Anyone sucking a pen in a Paris café today is probably a freshman from the Oatmeal, Nebraska, Community College, wondering what to write on a postcard after “Having wonderful time. Wish you were here.” Professional writers seldom put pen to paper in public , and that goes double for the French. One is as likely to find an author practicing his trade in a café as, say, a dentist.

1961-Jane-Fonda-Paris-Café-de-Flore

Japanese poetic souvenir from 1676

In the summer of 1676, Matsuo Bashō (松尾 芭蕉, 1644 – 1694), the most famous poet of the Edo period in Japan returned to his native place for a short visit and had a the poem:

                                        My souvenir from Edo*
                                        Is the refreshingly cold wind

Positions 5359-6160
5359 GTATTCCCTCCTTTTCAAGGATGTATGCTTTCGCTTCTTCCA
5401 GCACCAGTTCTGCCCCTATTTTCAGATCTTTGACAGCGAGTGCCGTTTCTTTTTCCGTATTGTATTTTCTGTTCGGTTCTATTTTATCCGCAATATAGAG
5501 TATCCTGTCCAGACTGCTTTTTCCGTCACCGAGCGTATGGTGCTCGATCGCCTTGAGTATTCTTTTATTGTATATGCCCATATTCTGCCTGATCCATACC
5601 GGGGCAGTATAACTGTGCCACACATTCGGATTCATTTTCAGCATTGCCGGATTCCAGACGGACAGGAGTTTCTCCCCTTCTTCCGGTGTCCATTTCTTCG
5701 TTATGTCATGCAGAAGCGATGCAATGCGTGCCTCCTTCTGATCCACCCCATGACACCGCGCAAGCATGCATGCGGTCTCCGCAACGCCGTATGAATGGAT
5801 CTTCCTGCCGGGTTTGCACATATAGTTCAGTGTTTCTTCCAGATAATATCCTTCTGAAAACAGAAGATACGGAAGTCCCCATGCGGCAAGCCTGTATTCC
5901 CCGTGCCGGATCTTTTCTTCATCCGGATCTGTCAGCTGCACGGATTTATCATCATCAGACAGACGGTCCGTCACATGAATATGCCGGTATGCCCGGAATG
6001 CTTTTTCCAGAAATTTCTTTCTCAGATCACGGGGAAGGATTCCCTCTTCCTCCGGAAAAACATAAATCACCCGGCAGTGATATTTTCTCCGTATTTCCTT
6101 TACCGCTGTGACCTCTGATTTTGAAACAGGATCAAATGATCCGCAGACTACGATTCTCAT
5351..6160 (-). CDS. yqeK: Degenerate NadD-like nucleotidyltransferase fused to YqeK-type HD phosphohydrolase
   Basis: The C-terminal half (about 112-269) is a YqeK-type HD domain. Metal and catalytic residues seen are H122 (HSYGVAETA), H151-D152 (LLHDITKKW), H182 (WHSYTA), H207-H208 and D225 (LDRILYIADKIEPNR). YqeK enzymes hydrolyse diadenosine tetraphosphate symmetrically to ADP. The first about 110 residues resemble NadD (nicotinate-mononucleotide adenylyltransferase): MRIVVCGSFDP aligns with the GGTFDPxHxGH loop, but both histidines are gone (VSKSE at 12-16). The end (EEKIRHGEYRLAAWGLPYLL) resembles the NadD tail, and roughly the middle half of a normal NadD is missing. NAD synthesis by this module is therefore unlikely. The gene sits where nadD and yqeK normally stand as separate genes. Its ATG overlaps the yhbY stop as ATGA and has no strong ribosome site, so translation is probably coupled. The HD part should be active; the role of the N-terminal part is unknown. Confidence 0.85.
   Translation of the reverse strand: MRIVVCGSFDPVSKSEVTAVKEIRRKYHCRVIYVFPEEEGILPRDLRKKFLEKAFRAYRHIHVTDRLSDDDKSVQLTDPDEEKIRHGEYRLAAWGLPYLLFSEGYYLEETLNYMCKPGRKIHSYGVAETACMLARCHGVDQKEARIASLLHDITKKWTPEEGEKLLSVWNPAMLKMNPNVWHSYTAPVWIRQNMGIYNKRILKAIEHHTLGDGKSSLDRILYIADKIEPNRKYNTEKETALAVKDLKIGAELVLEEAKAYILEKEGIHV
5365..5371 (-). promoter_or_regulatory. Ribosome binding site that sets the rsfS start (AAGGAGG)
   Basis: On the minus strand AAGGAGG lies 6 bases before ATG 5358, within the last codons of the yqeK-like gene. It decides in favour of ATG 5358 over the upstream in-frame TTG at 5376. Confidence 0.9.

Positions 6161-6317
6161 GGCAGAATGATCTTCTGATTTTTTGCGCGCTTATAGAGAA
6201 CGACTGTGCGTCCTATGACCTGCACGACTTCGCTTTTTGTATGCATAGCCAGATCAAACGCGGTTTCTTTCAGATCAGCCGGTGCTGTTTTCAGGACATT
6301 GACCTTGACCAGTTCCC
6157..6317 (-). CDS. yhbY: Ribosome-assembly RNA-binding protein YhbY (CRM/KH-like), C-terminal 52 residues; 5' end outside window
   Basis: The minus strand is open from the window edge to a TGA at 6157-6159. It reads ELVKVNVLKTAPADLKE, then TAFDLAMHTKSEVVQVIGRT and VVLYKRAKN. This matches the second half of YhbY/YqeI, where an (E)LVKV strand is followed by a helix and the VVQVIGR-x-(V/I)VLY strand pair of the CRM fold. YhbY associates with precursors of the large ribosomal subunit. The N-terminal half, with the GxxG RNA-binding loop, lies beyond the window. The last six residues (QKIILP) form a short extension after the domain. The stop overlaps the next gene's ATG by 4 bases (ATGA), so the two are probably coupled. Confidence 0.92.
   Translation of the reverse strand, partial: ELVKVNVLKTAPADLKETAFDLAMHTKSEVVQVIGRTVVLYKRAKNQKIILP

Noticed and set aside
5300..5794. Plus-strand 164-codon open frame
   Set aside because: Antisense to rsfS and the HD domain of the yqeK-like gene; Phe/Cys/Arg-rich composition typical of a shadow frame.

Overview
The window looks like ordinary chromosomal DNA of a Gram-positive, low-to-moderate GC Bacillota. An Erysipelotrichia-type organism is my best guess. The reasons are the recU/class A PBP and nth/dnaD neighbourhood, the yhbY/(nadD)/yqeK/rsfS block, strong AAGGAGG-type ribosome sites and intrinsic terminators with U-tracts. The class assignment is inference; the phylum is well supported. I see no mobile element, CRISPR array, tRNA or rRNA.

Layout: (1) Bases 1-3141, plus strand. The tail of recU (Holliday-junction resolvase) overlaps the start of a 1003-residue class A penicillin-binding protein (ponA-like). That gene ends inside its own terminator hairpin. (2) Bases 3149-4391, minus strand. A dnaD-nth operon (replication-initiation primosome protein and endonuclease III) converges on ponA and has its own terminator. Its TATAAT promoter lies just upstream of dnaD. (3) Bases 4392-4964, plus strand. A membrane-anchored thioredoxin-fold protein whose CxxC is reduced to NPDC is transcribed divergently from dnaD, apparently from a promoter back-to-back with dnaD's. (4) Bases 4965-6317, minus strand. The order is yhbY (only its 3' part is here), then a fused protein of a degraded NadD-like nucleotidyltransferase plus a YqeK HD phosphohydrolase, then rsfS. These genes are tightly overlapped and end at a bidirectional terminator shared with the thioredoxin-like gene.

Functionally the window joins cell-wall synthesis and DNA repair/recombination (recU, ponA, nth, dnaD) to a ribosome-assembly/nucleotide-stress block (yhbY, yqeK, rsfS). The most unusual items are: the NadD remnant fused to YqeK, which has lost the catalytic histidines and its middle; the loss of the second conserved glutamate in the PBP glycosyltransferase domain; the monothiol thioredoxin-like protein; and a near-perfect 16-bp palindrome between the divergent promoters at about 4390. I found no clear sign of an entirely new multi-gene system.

Of Mount Fuji
                                        I brought home on my fan.
Matsuo Bashō, 1676.

In the summer of 1676, Matsuo Bashō (松尾 芭蕉, 1644 – 1694), the most famous poet of the Edo period in Japan returned to his native place for a short visit and had a the poem:

*Edo – is the former name of Tokyo. 

Alexander Mccall Smith on beauty of one small city

The name is what attracted me: Mobile, Alabama. What sheer poetry! What lovely, mellifluous, feminine sounds! And I had read that Mobile, by long tradition is said to have more ghosts than any other town. Why, I wondered? When I went there I found the answer: the streets are shaded by oaks that form a natural canopy across the road. Ghosts, as anyone knows, like shade and a slow, Southern life-style.

Alexander Mccall Smith, A Tango With Freud, 2012. 

 

Where are the croissants?

No matter how politely or distinctly you ask a Parisian a question he will persist in answering you in French.

Fran Lebowitz, Metropolitan life, 1978

Screen Shot 2016-07-04 at 19.12.17